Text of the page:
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People v. Morey

November 30, 1999

THE PEOPLE OF THE STATE OF ILLINOIS,
PLAINTIFF-APPELLEE,
V.
ARTHUR L. MOREY,
DEFENDANT-APPELLANT.



Appeal from the Circuit Court of Lake County. No. 97--CF--2698 Honorable George Bridges, Judge, Presiding.

The opinion of the court was delivered by: Justice Inglis

30 November 1999

After a jury trial, defendant, Arthur L. Morey, was convicted of unlawful possession of a controlled substance (720 ILCS 570/402(c) (West 1996)) and unlawful delivery of a controlled substance (720 ILCS 570/401(e) (West 1996)) and sentenced to two years' probation. On appeal, defendant argues that the trial court erred when it refused to issue a writ of attachment against a defense witness (see 725 ILCS 5/115--17 (West 1996)) and grant defendant a continuance to secure the witness, who left the courthouse shortly before he was to have testified. We reverse and remand.

The State attempted to prove that defendant was the seller in a controlled purchase of cocaine. An undercover officer testified that, on the day of the sale, she and a confidential informant drove to a parking lot, with the informant first making a call from a pay phone nearby. At the parking lot, a man drove up in a maroon minivan, talked briefly with the informant through the open passenger's side window, told the informant he had cocaine, and deposited a small bag of cocaine onto the floor of the officer's car. Several weeks later, the officer identified defendant from a photographic lineup. At trial, she again identified defendant as the seller. Two other officers involved in overseeing the sale also identified defendant in court as the person who exited the maroon minivan and approached the officer's car. The police established that defendant owned the minivan.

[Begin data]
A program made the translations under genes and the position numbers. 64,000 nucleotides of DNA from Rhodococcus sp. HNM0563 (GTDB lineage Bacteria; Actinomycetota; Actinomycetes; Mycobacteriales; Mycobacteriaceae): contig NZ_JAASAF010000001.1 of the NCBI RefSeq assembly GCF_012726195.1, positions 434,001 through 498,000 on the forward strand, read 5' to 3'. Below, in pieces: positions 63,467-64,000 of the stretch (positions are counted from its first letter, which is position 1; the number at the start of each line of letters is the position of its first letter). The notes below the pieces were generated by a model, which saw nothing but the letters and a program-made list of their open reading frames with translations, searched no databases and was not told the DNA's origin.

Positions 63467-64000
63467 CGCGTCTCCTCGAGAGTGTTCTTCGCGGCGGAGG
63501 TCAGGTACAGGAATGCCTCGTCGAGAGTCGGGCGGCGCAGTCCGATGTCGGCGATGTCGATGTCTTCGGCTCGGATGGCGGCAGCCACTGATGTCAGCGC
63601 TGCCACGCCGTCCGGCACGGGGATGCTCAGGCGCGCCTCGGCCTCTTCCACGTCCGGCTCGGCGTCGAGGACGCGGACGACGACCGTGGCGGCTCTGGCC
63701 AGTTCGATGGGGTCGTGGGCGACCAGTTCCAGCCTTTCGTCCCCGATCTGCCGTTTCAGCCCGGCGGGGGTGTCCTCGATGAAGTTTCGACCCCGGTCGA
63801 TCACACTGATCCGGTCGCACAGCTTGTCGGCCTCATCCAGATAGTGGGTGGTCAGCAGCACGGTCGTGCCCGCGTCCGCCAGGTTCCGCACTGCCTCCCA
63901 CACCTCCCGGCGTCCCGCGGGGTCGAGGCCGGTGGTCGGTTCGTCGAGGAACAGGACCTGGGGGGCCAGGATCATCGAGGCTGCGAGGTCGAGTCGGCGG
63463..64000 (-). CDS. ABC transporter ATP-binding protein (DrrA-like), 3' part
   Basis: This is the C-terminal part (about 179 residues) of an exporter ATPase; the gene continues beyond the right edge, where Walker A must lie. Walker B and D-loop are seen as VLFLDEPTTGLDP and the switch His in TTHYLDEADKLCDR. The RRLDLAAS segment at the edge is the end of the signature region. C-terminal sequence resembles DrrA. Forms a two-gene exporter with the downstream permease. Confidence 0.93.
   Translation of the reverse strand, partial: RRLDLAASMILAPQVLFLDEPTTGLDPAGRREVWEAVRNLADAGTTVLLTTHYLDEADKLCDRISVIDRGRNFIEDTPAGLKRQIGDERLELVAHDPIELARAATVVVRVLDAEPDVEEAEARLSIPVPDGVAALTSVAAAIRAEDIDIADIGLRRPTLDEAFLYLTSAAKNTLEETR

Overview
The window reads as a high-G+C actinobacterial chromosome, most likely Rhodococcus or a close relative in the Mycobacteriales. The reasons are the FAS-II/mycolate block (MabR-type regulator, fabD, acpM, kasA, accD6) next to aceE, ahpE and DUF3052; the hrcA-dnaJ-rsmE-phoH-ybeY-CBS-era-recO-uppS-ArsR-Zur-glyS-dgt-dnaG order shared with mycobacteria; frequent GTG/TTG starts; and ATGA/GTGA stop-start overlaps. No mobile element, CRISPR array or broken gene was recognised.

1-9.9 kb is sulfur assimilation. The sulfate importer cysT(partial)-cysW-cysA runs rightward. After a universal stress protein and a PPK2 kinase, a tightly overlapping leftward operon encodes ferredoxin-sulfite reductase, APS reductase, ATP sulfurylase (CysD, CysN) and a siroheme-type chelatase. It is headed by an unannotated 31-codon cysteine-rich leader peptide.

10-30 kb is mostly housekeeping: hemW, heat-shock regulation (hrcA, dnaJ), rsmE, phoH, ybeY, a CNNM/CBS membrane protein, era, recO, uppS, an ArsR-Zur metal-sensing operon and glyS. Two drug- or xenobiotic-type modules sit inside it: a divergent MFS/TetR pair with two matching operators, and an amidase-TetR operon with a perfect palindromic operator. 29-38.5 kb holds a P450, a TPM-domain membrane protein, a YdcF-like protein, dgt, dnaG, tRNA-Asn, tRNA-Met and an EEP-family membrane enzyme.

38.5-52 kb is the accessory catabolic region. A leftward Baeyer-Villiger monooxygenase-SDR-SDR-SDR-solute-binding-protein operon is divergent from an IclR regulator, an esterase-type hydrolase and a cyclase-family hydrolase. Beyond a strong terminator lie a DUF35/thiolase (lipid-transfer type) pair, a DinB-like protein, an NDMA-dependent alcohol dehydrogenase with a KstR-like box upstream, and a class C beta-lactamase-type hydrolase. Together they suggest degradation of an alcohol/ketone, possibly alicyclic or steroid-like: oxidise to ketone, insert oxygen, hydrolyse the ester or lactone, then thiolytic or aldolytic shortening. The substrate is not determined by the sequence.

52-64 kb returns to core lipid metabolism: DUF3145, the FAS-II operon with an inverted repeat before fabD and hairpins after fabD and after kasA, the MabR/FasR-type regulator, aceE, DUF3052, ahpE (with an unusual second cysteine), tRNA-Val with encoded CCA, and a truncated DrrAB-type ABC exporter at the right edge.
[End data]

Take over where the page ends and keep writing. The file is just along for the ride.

Defendant sought in various ways to undermine the officers' identification testimony. At one point, defendant's counsel asked an officer if he knew about the informant's criminal background. The trial court sustained the State's objection, noting that defendant could ask the informant such questions when defendant called him as a witness.

Before putting on defendant's case, his counsel informed the court that she intended to call the informant, who had been present in court pursuant to her subpoena, as her first witness but that the informant had left. Counsel then called defendant, who testified that he had never met the informant or the undercover officer and did not commit the offense. Defendant admitted owning the minivan the seller drove.

Following defendant's testimony, the following colloquy occurred.

"MS. CAHN [defense counsel]: Well, evidently [the informant] isn't here.

THE COURT: Okay. Do you know where he is?

MS. CAHN: No, he was under my subpoena to be here.

THE COURT: Okay. Very well. In light of the time I don't see that you have any options at this time but to rest.

MS. CAHN: Then I ask to be allowed to give background on [the informant], Judge. You can't preclude me from getting into the kind of character this man is and what he had to gain from lying.

THE COURT: Well Mrs. Cahn, if he's not testifying, you can't.

MS. CAHN: Judge, he's under a subpoena. Then I ask for a ...


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